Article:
5 Places to Uncover Construction Data

If you’re into construction like I am then you’re always a little afraid.  It’s a cyclical business that we’re taught runs on a 7-10 year cycle. Despite my shitty math skills, I’m pretty sure we’re at least in that range with the current boom. So wether you’re a bit paranoid like me or just interested in data and construction, here are a few of the places to check out if you want to keep an eye on the state of construction.

1) FRED Economic Data –  This is hands down the best place for construction data.  You can get Massachusetts-specific and sector-specific data on volume of construction, GDP, wages, and hours worked, and more.  I have their app and it’s pretty good, I know, I need to get a life. 

So what type of info do I find to be of particular interest? 

 

all employees const
When looking at all employees in all types of construction across Massachusetts we see confirmation that indeed we are well above our previous peak/”boom”.  Approximately 11%
con of bldgs mass
When looking at all employees in the construction of buildings across the entire state we see that we are only now arriving at our past peak, if we ever do reach it. I intentionally chose some charts as seasonally adjusted and others not seasonally adjusted just to show that the data can be displayed in multiple formats.  

 

con of Bldgs Boston
When looking at all employees in the construction of buildings in the “Boston-Cambridge-Quincy” group you’ll see we surpassed the prior peak in 2016/2017 and appear to be staying there for 2018.

There’s certainly plenty of data to look at around wages, hours worked, and GDP.  I find this Value of Construction Put in Place broken down by sector to be interesting as well.

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2) The Beige Book is a monthly report put out by the Federal Reserve that occasionally has some valuable information for the construction industry.  You would look at the report’s Boston District, which covers New England, and there are sections for commercial and residential real estate. I find it most useful for leasing and rent numbers which show potential movement that would produce TI work. The most recent report, “Commercial Real Estate” starts on page A-2.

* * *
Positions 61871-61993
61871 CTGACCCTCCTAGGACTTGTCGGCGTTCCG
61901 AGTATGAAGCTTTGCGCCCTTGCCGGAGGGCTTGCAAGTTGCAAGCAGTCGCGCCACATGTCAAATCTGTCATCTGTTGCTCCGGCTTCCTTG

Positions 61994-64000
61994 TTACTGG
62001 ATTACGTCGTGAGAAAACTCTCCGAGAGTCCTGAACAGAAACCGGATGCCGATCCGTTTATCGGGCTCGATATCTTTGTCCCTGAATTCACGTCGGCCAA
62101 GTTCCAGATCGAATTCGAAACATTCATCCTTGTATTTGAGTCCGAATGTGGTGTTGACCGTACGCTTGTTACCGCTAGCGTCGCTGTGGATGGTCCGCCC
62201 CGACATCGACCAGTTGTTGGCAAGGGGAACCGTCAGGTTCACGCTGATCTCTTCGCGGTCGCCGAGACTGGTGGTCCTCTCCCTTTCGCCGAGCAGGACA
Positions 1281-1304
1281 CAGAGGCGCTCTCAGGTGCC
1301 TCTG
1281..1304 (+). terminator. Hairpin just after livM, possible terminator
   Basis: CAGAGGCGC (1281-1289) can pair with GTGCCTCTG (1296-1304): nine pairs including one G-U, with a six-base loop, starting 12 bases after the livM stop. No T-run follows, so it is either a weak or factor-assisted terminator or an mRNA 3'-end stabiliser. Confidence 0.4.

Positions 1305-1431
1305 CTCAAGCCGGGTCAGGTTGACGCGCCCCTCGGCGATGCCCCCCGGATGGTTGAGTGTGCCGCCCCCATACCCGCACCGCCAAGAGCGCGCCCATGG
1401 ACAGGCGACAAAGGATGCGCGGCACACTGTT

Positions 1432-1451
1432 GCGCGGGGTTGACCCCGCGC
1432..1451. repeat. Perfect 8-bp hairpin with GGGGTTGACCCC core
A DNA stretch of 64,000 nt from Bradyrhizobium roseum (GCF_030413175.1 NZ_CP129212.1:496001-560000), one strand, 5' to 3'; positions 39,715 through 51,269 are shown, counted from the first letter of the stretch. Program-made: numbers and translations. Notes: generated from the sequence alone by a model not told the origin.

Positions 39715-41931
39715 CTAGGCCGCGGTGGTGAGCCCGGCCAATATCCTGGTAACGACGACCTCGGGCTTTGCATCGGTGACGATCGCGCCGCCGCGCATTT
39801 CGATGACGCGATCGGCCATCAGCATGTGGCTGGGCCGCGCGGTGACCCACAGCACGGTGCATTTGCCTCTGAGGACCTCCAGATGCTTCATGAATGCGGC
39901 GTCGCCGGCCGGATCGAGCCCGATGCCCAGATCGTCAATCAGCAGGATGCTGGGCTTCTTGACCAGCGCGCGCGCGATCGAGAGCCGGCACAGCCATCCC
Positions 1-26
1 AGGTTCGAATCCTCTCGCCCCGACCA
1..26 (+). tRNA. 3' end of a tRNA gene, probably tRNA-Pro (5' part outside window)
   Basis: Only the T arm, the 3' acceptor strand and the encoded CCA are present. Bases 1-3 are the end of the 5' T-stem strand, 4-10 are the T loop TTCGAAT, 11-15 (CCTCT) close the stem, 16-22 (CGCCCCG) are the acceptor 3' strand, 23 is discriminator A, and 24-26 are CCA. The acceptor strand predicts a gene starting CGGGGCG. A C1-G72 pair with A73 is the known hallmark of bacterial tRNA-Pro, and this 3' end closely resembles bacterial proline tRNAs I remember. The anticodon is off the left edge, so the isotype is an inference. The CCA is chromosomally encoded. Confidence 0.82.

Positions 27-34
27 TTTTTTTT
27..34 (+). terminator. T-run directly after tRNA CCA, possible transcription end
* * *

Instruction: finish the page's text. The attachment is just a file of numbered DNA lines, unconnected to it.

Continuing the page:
boston skyline
Photo by Anthony DELANOIX on Unsplash

3) The AIA has the  Architectural Billings Index (ABI), which can be forward looking for construction given that it tracks billings of architecture firms, design contracts signed, and new project inquiries.  

4) The ABC of America has the  Construction Confidence Index (CCI), a six-month report that tracks sentiment of its members.  In general I don’t find sentiment indicators very valuable because the way people feel can often be wrong.  In fairness I’m sure they’re looking at their book of business/pipeline, which does have value, but as we know it’s often too late by the time people figure out there’s a problem.  However, I think it definitely has value in verifying the current state of the industry.

5) Last, there are a couple of websites that post some permitting data, but it’s usually a painstaking process to dig around.  At this point if you find this stuff that interesting then seek help.

https://publicrecords.onlinesearches.com/Massachusetts-Permits-and-Inspections.htm

City of Newton Building Permit reports

 

What places am I missing?  Let me know joe@massconstruction.org

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